First thing to say about the Schmallenberg virus is that we do not know much about it - the first outbreaks were only reported last summer and it was only identified in November.
What we do know is that its part of a family of viruses that are spread by biting insects particularly midges. Most of these viruses don't infect humans. So it seems unlikely that Schmallenberg virus will infect people.
But I remember when scientists said BSE would not infect humans because it was very similar to another disease in sheep that was known not to infect humans. As we know that turned out to be faulty logic.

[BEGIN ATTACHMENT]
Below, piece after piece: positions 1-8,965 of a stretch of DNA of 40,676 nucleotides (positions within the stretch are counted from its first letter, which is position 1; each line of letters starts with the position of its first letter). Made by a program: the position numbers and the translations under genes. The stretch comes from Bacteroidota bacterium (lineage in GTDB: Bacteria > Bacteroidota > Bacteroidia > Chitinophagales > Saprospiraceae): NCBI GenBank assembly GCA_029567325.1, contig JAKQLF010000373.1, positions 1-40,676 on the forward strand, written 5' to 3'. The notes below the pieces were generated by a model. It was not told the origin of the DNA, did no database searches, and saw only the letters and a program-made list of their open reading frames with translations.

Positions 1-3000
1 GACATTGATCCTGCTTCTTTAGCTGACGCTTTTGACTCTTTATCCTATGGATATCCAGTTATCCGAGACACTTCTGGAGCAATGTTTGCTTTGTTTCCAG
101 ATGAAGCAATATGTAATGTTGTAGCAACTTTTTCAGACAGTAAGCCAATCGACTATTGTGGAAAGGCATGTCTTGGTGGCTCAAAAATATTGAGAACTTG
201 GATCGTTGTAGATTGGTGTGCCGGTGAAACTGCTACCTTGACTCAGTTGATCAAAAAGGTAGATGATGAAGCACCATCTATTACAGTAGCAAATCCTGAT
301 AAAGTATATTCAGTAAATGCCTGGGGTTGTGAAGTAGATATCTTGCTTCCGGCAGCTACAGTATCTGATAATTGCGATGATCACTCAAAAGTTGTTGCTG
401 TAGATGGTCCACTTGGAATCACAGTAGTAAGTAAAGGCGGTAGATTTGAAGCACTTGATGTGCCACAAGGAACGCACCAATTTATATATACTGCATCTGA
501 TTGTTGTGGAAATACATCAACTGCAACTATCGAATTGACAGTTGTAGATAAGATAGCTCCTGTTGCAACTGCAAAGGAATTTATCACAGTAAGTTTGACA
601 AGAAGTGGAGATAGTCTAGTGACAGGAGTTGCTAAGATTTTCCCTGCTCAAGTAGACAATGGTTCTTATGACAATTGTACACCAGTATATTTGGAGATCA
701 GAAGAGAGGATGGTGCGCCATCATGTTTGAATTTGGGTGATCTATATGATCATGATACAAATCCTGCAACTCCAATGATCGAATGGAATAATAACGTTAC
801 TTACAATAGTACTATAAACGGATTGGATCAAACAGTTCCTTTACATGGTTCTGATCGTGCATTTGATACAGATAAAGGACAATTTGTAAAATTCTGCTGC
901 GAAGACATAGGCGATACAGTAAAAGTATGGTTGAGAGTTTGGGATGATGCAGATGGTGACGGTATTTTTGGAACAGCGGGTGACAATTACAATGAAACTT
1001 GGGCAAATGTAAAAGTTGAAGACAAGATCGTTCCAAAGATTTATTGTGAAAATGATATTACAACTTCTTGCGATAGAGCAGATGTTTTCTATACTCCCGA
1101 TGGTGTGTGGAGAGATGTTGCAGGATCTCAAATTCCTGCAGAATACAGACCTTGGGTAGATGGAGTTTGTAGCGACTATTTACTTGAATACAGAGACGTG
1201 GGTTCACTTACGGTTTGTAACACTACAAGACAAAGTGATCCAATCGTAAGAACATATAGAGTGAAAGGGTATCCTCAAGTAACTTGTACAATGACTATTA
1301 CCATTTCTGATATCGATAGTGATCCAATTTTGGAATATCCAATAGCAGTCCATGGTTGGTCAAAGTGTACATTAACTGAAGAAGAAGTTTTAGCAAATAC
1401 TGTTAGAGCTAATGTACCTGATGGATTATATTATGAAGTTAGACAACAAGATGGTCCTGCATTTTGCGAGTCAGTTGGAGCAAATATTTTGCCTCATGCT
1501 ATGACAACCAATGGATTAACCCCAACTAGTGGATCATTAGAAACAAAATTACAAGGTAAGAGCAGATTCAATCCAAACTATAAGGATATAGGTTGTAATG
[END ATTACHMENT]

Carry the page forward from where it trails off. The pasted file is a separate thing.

On the other hand, there have now been over 1,300 outbreaks of the virus across Europe and no cases of human infections, among farm workers, for example, have been reported.
So I think what we can say from the science is that it's unlikely this virus will infect people - but we can not yet rule it out completely. That is why health authorites are keeping a close watch on people who come into contact with infected animals to make sure.
More top news
A man described as a "fanatic" has been jailed after being convicted of trying to join IS to fulfil his ambition of becoming a martyr.
Immigration, extremism, Europe and tax cuts: The key promises unveiled in the first Tory-only Queen's Speech in almost two decades.
The FBI is believed to have fitted a tiny microphone into a hotel key fob to spy on officials.